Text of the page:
DIY Field Notes size traveler’s notebook leather cover (mahogany-red)

My interest in inks and fountain pens and everything about them I do is very closely related to another passion I have which are all sorts of notebooks, sketchbooks and travel journals. Few years ago I have purchased my first traveler’s notebook (or rather leather cover) from well know and recently very popular Japanese’s company – Midori. To many people Midori is a ‘cult’ and almost a life style. It sounds crazy but I understand it perfectly, even if I am more pragmatic person. Initially I got a standard size brown cover and I loved everything about it. The way how leather feels in my hand, the handiness and the cool Indiana Jones like look. Quickly, I ordered another one, camel in passport size which I transformed into my wallet (I love it and still using it after 3 years)  and another  standard size  but in black. However there are two major issues with Midori I had. First is economic – genuine Midori leather covers are expensive. The quality is is great, but still you have to spend quite a bit to get one. The second problem I had was its uncommon size which binds you to Midori products (some people are fine with it). There are plenty of DIY inserts out there or templates available so you can print them out, which make it is relatively easy to customize your notebooks – fine. However, if you like to have particular size sketchbook  or actually few of them in one place to carry arouns and if you like to have them looking like Midori, then you have to find someone who could do one for you or do it yourself. And here is the thing, DIY leather notebook covers (so called –fauxdori) are relatively easy and fun to do yourself. The only thing you need is leather (already dyed or not), dye, sealant and bunch of elastic cords. I’ve done few in different sizes over last 1-2 years and I using them for different purposes (business diary/calendar, sketchbooks, wallet, pocket notebooks, etc) everyday.

Because over Easter I was working on one as a birthday gift to my relative, I thought I will share with you what I got. Here it is. The 3mm thick veg tanned cow hide leather cover in dark red and mahogany to fit up to 4-5 Filed Notes size notebooks in.  The leather is slightly distressed to  get rougher (with better grip) but less rigid and having more rustic look cover.






Monteverde inks


I have just finished reviewing 11 Monteverde fountain pen inks.  There are still two fluorescent inks remaining (orange and yellow), which are completely different in terms what they are from the rest and I will cover the separately soon.

Anyway, nine inks are now done, so if you miss any of these during last few weeks here they are: Blue-black, Burgundy, Blue, Red, Green, Purple, Turquoise, Black, Brown, and two special: Fluorescent Yellow and Fluorescent Orange.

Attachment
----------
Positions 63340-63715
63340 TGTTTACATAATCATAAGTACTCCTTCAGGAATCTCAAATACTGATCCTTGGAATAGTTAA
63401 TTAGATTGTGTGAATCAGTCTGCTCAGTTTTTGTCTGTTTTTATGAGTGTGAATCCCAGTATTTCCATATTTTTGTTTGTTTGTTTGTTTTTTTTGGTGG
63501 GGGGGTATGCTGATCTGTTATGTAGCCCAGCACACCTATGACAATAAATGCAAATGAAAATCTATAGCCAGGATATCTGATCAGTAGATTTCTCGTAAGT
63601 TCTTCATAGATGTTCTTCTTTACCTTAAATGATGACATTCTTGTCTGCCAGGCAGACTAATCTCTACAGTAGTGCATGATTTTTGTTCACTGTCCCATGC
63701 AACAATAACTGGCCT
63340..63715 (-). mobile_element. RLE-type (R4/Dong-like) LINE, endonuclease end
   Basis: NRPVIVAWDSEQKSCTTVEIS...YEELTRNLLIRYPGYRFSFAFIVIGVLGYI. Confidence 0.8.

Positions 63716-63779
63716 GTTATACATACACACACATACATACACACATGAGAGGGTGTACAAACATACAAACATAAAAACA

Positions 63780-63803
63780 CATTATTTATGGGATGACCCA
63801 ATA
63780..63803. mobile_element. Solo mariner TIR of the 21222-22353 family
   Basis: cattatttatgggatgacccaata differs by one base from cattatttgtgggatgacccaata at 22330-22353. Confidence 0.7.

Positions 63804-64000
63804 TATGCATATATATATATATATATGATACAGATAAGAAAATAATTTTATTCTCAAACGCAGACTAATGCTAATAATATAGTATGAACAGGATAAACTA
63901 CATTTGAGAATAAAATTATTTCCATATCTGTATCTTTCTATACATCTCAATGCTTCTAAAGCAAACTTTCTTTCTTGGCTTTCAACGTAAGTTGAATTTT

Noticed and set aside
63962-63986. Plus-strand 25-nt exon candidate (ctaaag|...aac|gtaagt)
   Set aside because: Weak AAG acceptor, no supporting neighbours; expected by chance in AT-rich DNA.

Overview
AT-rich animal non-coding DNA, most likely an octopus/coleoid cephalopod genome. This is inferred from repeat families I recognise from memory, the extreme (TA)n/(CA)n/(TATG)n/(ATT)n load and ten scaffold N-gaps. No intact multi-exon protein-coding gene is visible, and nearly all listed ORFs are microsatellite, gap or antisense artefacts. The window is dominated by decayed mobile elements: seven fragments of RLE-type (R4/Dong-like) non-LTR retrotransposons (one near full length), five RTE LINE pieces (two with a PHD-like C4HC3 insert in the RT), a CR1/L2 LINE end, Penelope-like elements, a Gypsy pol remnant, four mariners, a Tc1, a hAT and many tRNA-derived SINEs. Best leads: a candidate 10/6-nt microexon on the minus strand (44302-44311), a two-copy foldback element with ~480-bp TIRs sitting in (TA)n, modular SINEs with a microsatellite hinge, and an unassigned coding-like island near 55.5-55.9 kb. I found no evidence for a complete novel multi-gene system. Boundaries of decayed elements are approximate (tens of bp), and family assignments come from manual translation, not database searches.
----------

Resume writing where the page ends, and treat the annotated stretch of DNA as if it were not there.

All of them supposed to have so called 'Ink Treatment Formula (ITF)' added in, which accordingly to what  Monteverde claims should 1. Dramatically improves ink flow quality 2. Extends cap-off time 3. Lubricates and protects feed from clogging and corrosion and finally 4. Improves drying time on paper. I do not know if ITF is just a marketing slogan or not, however number of things are interesting about these inks and worth noting. First of all the overall ink flow is good across entire family. The writing experience is rather pleasant, and smooth. Nothing really to be considered. The only thing which I noticed and few other people have noticed too is that with the finer nibs Monteverde inks sometimes might feel a bit on the dry side, which can be related to watery consistency of all Monteverde inks.  However, despite of it's thin consistency, Monteverde inks are more or less well saturated and written text on various paper types is easy to read even with brighter colours like turquoise for instance. Moreover, all show decent degree of non-distracting shading, which makes written text look more attractive...I think. Nice shading was well pronounced when I wrote on smoother and better quality paper. On rougher and more absorbing types it may be less.

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TWSBI Vac mini with semi-flexible nib


I really like to experiment with some pens I have. I nave number of cheap pens from China like Jinhao or Picasso where I swapped original generic medium steel nibs with something which brings some new life to these pens and gives me a little bit more fun when I actually use them. For this purpose I am very often using inexpensive steel semi-flexible nibs offered by Kevin at Fountain Pen Revolution site (*). He offers larger #35 (no. 6) nibs which fits Noodler’s Ahab pens for instance which I will talk about soon, whereas smalle #5.5 size fits well  popular TWSBI Vac Mini pen. (For details please see my review).Continue reading